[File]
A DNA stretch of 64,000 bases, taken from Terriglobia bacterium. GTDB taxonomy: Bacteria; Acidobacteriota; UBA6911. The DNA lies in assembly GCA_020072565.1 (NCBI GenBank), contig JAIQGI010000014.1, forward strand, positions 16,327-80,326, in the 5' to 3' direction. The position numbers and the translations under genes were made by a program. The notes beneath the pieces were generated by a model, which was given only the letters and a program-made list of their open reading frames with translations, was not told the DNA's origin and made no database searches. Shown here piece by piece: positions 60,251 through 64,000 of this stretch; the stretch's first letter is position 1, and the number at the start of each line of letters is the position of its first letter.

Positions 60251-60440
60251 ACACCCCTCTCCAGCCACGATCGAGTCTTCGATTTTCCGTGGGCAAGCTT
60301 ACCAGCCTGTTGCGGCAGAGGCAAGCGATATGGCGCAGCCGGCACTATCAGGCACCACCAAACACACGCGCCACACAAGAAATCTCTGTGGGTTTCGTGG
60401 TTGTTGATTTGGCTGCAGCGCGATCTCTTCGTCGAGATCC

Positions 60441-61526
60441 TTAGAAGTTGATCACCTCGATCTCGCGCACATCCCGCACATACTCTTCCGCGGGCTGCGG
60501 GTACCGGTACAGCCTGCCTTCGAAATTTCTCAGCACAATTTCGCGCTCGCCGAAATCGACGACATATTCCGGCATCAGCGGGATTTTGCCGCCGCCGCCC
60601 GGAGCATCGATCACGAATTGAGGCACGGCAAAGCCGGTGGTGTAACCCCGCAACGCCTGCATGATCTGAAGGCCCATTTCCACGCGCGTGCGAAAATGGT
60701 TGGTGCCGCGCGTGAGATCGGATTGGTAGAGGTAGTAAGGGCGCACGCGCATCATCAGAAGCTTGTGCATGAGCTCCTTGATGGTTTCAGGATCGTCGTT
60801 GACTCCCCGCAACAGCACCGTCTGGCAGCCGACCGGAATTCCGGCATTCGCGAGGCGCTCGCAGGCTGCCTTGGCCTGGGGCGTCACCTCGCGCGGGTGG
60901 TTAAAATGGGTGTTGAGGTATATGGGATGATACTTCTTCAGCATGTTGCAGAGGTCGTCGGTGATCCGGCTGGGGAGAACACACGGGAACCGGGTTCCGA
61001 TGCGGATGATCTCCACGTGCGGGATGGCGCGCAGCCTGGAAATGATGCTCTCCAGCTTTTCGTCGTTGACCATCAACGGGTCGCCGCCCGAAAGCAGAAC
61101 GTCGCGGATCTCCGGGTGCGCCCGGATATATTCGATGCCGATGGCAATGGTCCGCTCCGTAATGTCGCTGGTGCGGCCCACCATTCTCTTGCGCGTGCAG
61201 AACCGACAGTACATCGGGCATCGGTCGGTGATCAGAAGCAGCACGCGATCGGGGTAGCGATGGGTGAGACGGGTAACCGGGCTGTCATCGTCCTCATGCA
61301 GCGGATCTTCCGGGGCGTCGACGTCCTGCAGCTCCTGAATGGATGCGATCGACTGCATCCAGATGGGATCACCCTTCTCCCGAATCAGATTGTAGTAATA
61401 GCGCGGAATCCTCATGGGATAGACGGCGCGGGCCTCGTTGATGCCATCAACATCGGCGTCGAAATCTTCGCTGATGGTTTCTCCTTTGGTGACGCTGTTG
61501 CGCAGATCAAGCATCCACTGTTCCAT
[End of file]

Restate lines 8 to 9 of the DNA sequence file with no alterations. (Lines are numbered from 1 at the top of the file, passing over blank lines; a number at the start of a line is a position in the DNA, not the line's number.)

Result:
60501 GTACCGGTACAGCCTGCCTTCGAAATTTCTCAGCACAATTTCGCGCTCGCCGAAATCGACGACATATTCCGGCATCAGCGGGATTTTGCCGCCGCCGCCC
60601 GGAGCATCGATCACGAATTGAGGCACGGCAAAGCCGGTGGTGTAACCCCGCAACGCCTGCATGATCTGAAGGCCCATTTCCACGCGCGTGCGAAAATGGT